Wednesday, September 21, 2016

Review: The Governess Affair by Courtney Milan

Title: The Governess Affair
Series: Brothers Sinister
Author: Courtney Milan
Read copy: eBook (Kindle)
Published: April 21, 2012
Publisher: Courtney Milan

She will not give up...

Three months ago, governess Serena Barton was let go from her position. Unable to find new work, she’s demanding compensation from the man who got her sacked: a petty, selfish, swinish duke. But it’s not the duke she fears. It’s his merciless man of business—the man known as the Wolf of Clermont. The formidable former pugilist has a black reputation for handling all the duke’s dirty business, and when the duke turns her case over to him, she doesn’t stand a chance. But she can’t stop trying—not with her entire future at stake.

He cannot give in...

Hugo Marshall is a man of ruthless ambition—a characteristic that has served him well, elevating the coal miner’s son to the right hand man of a duke. When his employer orders him to get rid of the pestering governess by fair means or foul, it’s just another day at the office. Unfortunately, fair means don’t work on Serena, and as he comes to know her, he discovers that he can’t bear to use foul ones. But everything he has worked for depends upon seeing her gone. He’ll have to choose between the life that he needs, and the woman he is coming to love...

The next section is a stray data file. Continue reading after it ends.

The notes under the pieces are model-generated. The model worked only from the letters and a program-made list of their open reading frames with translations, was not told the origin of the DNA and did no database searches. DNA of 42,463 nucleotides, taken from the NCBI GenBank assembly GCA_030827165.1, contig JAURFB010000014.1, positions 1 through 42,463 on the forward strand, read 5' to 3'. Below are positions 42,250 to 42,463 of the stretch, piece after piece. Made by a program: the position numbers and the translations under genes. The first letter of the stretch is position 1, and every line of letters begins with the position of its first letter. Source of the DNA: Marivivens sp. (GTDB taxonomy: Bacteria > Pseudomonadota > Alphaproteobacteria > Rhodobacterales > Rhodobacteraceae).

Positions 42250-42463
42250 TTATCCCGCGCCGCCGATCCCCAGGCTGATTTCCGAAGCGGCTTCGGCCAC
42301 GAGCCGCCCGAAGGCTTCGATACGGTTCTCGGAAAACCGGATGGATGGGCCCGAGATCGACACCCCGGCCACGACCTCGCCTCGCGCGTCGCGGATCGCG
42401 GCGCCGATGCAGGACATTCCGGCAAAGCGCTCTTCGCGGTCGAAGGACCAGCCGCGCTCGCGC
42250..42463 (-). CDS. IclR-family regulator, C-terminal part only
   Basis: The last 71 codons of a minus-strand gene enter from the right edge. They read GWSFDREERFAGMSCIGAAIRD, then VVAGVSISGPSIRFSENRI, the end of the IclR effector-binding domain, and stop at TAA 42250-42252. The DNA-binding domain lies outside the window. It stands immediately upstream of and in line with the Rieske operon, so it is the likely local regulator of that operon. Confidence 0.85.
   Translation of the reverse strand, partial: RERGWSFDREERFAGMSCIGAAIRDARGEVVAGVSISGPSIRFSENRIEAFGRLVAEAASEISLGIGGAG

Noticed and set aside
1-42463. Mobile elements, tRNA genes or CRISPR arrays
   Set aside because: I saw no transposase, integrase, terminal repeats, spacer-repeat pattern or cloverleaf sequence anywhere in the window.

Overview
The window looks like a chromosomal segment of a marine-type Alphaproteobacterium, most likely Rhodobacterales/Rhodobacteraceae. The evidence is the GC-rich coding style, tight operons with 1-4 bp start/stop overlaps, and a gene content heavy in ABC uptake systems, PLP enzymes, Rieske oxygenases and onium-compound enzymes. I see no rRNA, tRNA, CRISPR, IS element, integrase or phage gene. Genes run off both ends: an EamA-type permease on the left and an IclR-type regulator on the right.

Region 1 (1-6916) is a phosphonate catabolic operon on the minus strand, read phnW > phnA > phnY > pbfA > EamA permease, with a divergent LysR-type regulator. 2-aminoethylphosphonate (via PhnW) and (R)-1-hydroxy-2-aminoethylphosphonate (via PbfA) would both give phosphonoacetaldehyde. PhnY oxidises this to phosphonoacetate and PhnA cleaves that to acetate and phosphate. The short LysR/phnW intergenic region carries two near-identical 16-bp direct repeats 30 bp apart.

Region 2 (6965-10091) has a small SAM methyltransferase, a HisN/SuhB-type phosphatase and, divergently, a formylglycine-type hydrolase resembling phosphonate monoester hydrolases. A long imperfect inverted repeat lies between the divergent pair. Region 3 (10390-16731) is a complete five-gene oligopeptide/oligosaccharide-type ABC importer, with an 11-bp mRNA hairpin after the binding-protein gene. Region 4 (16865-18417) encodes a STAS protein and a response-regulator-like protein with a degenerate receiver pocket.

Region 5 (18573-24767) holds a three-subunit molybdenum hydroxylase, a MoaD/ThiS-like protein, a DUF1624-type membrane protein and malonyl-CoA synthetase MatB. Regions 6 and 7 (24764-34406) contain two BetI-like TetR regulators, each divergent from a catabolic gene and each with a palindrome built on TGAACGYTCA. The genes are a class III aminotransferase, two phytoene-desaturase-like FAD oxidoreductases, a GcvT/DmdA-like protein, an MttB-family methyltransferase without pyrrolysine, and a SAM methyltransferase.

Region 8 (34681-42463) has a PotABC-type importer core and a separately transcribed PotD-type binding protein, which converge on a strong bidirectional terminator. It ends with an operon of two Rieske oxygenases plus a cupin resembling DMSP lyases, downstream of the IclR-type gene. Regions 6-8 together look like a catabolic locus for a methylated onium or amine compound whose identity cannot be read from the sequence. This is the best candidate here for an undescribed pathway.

My rating:

***eBook available for free on Amazon***

The Duke of Clermont sics his man of business on a governess to whom he apparently promised employ and is now sitting (every day, all day) on the park bench on front of the Duke's London home, demanding compensation for "breach of contract". But not all is as it seems, and Hugo Marshall quickly realizes the Duke was less than truthful, and he has no intention of turning to "darker" methods of turning the woman away...

This is the first book by this author I've read (courtesy of InstaFreebie), and I can honestly say I'm glad I did, since it offered a surprisingly fresh approach to historical romance.
The story was different, not improbable or implausible, because we all know things like that happened back in the day when women lived and died at the whims of men, but becuase I've never read the subject matter in historicals before. It was different, it was fresh, and it was damn nice to read.

The two leads were wonderful, though the heroine's motivations were a bit murky at times, providing a bit of doubt as to her final leap into love. They were fleshed-out, multi-layered, and felt rather real for a fictitious couple from two centuries ago. In comparison, the "villain" ended up more like a caricature than a person, but I guess the length of the story didn't allow more insight. He got his in the end, though, and that's what counts.

I liked the narrative style and voice, the pacing was good, and the epilogue set in Eton intriguing. I'm looking forward to the next book.


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